Charity collector Thomas Gilzean breaks his back in fall
A 95-year-old war veteran who has raised almost £400,000 for charity has broken his neck, back and shoulder after falling down a flight of stone stairs at his Edinburgh home.
Thomas Gilzean is well known in the city for sitting in his wheelchair with his collecting tin on the Royal Mile, wearing his trademark tartan trousers.
The nonagenarian was taking a £700 bag of coins to the bank when he fell.
The pensioner is being treated at Liberton Hospital.
Mr Gilzean funded the £10,000 Edinburgh Taxi Trade Children's Outing on Tuesday, which takes children with disabilities to Yellowcraigs beach for a day trip.
Alex Lyons, chairman of the Edinburgh Taxi Trade Children's Outing, told the BBC Scotland news website, he visited Mr Gilzean in hospital.
He said: "All he is concerned about is getting fit again to get back out to rattle his tins.
"He apologised to me saying he wouldn't be able to fundraise as much this year for us because he is in hospital. He is an amazing man.
"His major concern also is who is going to take over from him to carry on his fundraising.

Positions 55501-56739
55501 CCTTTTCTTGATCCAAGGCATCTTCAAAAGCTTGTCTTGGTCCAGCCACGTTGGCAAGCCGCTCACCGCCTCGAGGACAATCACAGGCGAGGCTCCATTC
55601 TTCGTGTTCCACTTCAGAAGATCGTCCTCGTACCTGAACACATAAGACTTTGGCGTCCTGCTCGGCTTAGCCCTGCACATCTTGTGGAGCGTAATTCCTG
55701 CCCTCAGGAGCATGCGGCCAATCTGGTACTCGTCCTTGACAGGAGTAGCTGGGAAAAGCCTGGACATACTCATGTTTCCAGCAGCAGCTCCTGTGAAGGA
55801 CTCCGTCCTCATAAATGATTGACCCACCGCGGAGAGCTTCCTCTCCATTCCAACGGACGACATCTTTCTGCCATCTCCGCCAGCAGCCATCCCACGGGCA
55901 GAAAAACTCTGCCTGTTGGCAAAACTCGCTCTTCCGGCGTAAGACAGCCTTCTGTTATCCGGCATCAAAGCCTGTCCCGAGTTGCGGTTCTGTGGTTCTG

"He was due to be at the outing on Tuesday but couldn't make it due to his injuries so we took him a diabetic cake, which he was over the moon about.
"I am upset he fell. He is such a tremendous guy who is out in all weathers rattling his tins."
Mr Gilzean is due to be a guest at the Queen's garden party on 4 July at Holyrood Palace.
Mr Lyons said the hospital said he might be able to be released for the day to attend the party in a wheelchair.
Mr Gilzean served in the Royal Engineers throughout World War Two - seeing action in Burma and Africa.
His war honours include the 1939-45 Star, the Africa Star, the Burma Star, the France and Germany Star, the Defence Medal, and the Victory Medal.
He also has a 30th Armoured Corps medal earned during Operation Market Garden, the World War Two conflict made famous in the movie A Bridge Too Far and featured in the HBO television miniseries Band of Brothers.
He was also given the Edinburgh Award in 2015.
The pensioner started fundraising after the death of his wife Anne in 2000, and has since raised almost £160,000 for the Sick Kids Friends Foundation alone.